I did two years as a lunch lady at my kids' school, partly for the reason you mention! We live off my husband's income, and the money barely made a difference, but I felt like I needed to do more than be home all day while my kids were at school.
Two years were all I could take, but I did get some good stories. Nobody works or parties harder than lunch ladies!
As you might imagine, I did not enjoy being a child. I hated being told what to do (still do). I hated having to get up early (still do.) I was relentlessly competitive and the first B I ever got made me mad (yup, still mad!)
And of course, I got in trouble for talking out of turn a LOT. And for being bossy (which was what they called girls who demonstrated leadership skills back in the day.)
I made more than a few trips to the principal's office for a scolding.
But sometimes, after those scoldings, when the whole day seemed bleak, I'd come out of the office into the hall by the school lunchroom. There, I'd be enfolded in the most delicious smell. The lunch ladies were baking chocolate chip cookies. Knowing there would be a warm cookie at lunch perked me right up. Those lunch ladies un-bleakened the day more than once.
I was not thinking about lunch ladies or chocolate chip cookies several nights ago on my subway ride home. The New York subway is full of buskers; some are terrific, and some plain awful. The most awful of the awful are the guys who beat on overturned plastic buckets with drumsticks. They might be talented drummers but on the subway platform the noise is LOUD, off-key, and dead ugly.
These drummers are so common at the Union Square station at night, I take pains to connect to the L-train at another station to avoid standing on the same platform with them for four minutes.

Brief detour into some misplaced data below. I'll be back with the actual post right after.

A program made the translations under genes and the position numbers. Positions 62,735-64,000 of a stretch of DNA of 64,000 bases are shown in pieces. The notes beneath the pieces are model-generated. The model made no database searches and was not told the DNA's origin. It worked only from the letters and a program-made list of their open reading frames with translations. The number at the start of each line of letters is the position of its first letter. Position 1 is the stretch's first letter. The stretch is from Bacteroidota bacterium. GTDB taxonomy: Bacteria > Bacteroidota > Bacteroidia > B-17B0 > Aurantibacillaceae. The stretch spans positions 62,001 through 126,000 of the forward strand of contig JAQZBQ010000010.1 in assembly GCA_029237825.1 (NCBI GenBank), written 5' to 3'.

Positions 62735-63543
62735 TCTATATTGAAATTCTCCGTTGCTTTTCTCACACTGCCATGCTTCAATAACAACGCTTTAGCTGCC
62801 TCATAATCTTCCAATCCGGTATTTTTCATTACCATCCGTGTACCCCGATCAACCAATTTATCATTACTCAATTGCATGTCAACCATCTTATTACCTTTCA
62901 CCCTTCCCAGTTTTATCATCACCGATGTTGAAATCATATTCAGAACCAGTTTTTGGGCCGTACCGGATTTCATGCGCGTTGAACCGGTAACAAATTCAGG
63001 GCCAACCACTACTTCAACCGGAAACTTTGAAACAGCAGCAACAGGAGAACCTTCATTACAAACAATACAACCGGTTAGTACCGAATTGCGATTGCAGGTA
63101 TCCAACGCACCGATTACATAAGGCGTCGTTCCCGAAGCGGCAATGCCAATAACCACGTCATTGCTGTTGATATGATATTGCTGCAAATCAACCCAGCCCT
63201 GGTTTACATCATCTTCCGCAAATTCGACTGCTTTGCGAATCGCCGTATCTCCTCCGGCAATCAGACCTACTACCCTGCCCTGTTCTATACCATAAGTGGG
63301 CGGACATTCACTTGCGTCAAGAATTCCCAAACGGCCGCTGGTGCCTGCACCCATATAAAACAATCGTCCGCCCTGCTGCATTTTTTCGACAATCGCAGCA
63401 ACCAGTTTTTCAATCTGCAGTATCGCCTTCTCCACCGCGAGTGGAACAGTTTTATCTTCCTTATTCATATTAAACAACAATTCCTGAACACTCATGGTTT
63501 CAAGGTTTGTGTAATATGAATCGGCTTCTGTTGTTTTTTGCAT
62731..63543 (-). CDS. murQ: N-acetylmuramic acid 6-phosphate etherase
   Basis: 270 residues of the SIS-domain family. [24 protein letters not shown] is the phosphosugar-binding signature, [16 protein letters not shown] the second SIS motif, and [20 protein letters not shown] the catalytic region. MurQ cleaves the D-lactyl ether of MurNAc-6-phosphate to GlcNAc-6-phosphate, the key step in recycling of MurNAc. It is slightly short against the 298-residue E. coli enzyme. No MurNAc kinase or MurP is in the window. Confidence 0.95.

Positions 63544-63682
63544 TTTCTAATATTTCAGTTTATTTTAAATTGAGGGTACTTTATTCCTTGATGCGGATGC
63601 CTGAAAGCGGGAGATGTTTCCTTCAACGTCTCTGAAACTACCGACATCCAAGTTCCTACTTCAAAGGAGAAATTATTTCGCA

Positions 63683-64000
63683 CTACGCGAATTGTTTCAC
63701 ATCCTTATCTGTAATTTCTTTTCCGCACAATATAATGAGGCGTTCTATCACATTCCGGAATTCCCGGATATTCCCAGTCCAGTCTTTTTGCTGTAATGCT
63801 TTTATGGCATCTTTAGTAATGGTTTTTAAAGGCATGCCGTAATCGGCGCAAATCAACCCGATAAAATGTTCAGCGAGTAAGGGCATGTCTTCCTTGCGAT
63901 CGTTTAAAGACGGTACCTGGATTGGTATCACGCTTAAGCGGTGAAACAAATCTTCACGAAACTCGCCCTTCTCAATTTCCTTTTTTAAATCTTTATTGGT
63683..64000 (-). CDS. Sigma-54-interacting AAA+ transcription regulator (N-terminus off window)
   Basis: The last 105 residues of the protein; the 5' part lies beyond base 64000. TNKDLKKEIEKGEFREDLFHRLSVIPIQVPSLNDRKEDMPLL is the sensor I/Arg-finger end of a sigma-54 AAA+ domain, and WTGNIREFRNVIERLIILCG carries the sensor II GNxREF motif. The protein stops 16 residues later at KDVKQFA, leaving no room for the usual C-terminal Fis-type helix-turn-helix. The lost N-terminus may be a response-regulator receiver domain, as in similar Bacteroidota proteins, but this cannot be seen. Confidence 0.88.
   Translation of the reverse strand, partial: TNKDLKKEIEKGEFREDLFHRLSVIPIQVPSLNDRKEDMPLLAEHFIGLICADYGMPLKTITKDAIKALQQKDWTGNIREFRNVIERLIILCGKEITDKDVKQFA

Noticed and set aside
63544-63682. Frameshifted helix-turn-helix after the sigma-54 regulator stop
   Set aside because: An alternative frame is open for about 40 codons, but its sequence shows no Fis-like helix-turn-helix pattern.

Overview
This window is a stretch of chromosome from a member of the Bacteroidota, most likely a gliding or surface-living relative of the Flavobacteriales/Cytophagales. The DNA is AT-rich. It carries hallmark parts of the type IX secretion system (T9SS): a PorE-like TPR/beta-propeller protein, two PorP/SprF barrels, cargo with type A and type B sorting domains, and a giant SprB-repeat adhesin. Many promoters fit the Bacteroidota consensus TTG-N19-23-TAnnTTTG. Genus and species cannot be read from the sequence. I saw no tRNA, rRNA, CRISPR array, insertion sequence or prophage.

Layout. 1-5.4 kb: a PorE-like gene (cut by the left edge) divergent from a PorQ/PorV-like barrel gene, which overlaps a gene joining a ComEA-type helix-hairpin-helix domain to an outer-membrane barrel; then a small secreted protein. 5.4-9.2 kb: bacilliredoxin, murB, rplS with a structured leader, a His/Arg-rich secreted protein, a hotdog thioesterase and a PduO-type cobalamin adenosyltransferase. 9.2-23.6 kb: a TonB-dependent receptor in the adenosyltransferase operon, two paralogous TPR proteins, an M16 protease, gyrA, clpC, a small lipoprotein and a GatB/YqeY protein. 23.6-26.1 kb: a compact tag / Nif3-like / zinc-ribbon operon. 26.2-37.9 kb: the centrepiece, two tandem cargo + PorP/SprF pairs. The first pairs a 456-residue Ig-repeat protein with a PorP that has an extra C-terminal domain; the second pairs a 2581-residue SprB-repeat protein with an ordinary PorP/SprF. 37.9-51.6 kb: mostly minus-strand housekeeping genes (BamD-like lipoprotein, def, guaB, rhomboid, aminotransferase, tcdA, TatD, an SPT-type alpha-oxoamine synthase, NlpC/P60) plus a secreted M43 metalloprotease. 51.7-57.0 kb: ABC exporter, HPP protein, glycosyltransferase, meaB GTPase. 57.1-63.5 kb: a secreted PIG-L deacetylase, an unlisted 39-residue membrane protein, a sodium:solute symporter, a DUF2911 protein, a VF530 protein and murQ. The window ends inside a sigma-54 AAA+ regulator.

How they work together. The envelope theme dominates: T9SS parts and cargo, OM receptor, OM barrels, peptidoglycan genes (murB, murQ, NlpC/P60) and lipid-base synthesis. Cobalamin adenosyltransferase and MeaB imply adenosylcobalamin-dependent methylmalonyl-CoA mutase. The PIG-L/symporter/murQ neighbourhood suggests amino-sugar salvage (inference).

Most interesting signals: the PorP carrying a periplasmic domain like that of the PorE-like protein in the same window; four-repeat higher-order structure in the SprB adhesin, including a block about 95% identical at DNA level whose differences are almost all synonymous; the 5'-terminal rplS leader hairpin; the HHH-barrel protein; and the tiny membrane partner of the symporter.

So, when a man got on the Brooklyn bound L at Union Square and announced himself as a drummer, I cringed inwardly. I turned up my coat collar, sank into my seat and thought seriously about getting off at the next stop to wait for the following train. But I was tired. And hungry. And the car was really crowded so moving at all was a bit of a trick.
And then all deities, foreign and domestic, smiled down on us.
This drummer was not a bucket beater. He announced himself as an ethno-musicologist, then asked a lady sitting near him if she knew what that was. She gave an inaudible answer so he explained the word to us, and how he came to be one.
And then he struck the drum he had. It had a warm, rich, living sound. The drum was made of skins and wood, carefully crafted to make a beautiful sound. It was akin to a plastic bucket as a goldfish is to a shark.
And then he played, and by played I mean he made that drum sing. And he added the vocal line.
It was almost magical how the mood of the car changed. How MY mood changed. Suddenly we were the audience to a glorious moment of living art.
It only lasted four minutes; the drummer got off at the first stop in Brooklyn. My fellow audience members plied him with currency. I reached in my pocket for what I thought was a dollar bill, turned out it was a ten. I gave it to him anyway. He was worth every nickel.
There is no great insight here; no inspirational message to keep you motivated. Nothing to print out and tape on your computer to get you through dark nights of plot holes and recalcitrant characters.
It's just that the lunch ladies and the L-train drummer were each doing their job. I'm sure every lady in the cafeteria kitchen would rather have been at home, baking cookies for her own kids; I'm certain the drummer had loftier performance dreams than being a busker for dollar bills on an L-train full of wet, surly Brooklynites.
But the work they did, even if they didn't know or care, turned out to be important to someone they'll never know about.
Sometimes when I'm doing the routine things in my day to day life, I need to remember that.